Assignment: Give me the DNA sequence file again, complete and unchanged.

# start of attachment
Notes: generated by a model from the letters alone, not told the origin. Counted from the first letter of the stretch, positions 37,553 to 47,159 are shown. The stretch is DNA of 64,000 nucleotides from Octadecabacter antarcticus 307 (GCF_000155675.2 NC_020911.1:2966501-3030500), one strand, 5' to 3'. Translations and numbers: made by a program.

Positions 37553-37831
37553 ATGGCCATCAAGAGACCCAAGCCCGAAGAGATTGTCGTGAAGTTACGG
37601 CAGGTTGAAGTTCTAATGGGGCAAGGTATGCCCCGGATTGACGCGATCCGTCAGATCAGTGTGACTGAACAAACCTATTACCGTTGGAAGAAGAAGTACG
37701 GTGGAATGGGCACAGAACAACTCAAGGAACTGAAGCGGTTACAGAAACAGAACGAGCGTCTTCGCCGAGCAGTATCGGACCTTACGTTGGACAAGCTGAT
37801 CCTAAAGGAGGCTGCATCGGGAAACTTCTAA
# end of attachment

Notes: generated by a model from the letters alone, not told the origin. Counted from the first letter of the stretch, positions 37,553 to 47,159 are shown. The stretch is DNA of 64,000 nucleotides from Octadecabacter antarcticus 307 (GCF_000155675.2 NC_020911.1:2966501-3030500), one strand, 5' to 3'. Translations and numbers: made by a program.

Positions 37553-37831
37553 ATGGCCATCAAGAGACCCAAGCCCGAAGAGATTGTCGTGAAGTTACGG
37601 CAGGTTGAAGTTCTAATGGGGCAAGGTATGCCCCGGATTGACGCGATCCGTCAGATCAGTGTGACTGAACAAACCTATTACCGTTGGAAGAAGAAGTACG
37701 GTGGAATGGGCACAGAACAACTCAAGGAACTGAAGCGGTTACAGAAACAGAACGAGCGTCTTCGCCGAGCAGTATCGGACCTTACGTTGGACAAGCTGAT
37801 CCTAAAGGAGGCTGCATCGGGAAACTTCTAA